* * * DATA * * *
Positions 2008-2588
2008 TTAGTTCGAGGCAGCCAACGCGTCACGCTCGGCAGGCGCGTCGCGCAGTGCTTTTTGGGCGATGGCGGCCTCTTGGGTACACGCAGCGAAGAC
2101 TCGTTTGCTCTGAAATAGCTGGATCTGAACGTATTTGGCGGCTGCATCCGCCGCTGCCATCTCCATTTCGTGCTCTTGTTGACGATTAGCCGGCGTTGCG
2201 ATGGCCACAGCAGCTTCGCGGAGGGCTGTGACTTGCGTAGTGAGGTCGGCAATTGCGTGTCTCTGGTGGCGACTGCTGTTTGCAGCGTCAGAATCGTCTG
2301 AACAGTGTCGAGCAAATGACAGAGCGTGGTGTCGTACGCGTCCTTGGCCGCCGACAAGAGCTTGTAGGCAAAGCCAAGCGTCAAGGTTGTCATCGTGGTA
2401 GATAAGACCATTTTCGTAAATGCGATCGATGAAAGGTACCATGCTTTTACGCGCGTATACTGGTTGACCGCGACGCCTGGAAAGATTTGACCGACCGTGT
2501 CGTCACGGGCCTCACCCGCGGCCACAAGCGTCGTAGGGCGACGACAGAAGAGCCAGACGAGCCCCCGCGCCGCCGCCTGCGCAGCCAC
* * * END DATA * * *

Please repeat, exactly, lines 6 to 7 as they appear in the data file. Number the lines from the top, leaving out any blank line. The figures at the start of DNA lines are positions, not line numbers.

2401 GATAAGACCATTTTCGTAAATGCGATCGATGAAAGGTACCATGCTTTTACGCGCGTATACTGGTTGACCGCGACGCCTGGAAAGATTTGACCGACCGTGT
2501 CGTCACGGGCCTCACCCGCGGCCACAAGCGTCGTAGGGCGACGACAGAAGAGCCAGACGAGCCCCCGCGCCGCCGCCTGCGCAGCCAC